Destination Of The Week: Brecon Beacons National Park, Wales

Brecon Beacons is a north-facing mountain range in South Wales, near the town of Brecon. The range includes the highest point in southern Britain,; Pen y fan, which climbs 2,907 feet high.  The fields of Brecon Beacons National Park are filled with evidence of many years of human history, including single standing stones, or menhirs, from the Bronze Age. The remains of ancient stone circles and Iron Age Celtic hill forts can also be found here.  Surrounded with grasslands and water meadows, Llangorse Lake offers an appealing abode for geese, warblers, starlings, ducks, and other birds, which can be seen from the lakeside hide. The lake also features the remains of an Iron Age crannog, or human-made rock island, on the northern shore. Historians believe the ninth-century King of Brycheiniog may have sheltered here from The Vikings.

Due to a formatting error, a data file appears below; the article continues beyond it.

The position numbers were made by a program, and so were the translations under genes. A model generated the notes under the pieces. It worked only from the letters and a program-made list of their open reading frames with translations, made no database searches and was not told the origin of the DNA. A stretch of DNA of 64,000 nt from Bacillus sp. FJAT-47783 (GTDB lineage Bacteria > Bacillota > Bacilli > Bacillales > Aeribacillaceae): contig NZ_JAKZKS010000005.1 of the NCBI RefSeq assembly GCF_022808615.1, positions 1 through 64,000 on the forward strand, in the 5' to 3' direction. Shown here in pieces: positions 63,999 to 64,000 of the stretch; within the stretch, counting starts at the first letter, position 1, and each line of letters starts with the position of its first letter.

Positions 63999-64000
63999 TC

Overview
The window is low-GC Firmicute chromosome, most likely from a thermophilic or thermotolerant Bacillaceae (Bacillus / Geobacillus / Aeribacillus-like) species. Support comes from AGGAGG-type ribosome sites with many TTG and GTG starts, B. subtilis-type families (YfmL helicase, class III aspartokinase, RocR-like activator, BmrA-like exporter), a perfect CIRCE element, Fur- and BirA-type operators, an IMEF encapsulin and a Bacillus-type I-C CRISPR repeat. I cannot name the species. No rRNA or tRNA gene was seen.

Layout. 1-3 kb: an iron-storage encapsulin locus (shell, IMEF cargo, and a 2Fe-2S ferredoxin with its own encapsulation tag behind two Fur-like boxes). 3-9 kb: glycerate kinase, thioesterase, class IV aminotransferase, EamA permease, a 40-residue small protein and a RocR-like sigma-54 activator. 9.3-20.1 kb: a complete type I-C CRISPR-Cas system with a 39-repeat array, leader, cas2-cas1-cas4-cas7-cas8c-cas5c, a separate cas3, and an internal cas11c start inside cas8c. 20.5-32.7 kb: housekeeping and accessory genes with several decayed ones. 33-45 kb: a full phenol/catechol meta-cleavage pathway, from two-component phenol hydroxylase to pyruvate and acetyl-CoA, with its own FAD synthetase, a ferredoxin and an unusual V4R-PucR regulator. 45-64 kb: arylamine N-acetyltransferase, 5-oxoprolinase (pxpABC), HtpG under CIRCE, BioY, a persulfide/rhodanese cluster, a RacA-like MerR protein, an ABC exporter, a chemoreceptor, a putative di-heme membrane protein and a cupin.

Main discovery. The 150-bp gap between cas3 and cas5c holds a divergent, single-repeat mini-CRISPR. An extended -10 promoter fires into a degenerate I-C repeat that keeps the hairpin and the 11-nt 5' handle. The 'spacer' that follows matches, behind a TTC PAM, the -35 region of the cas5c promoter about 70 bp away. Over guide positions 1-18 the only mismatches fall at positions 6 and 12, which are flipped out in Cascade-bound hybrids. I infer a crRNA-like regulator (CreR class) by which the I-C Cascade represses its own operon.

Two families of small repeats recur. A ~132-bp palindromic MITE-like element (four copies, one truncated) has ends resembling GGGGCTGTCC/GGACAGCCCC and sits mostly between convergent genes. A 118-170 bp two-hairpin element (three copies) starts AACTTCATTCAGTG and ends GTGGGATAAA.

How to Get There: The park is just an hour from Cardiff International Airport. Trains stop at Abergavenny, Llandeilo, Llandovery, and Merthyr Tydfil. Buses also run to these main centers and offer connections to smaller communities inside the park.

When to Visit: Anytime is a great time to visit Brecon Beacons, but many people around the world flock to Hay-on-Wye, a town with some 40 bookshops, for the Hay Festival in late May and early June. U.S. President Bill Clinton called the event “the Woodstock of the mind.”

How to Visit: On holidays and summer Sundays, visitors can take advantage of the Beacons Bus, which is based in Brecon and runs routes around the park. Visitors can hop on and off at their convenience.

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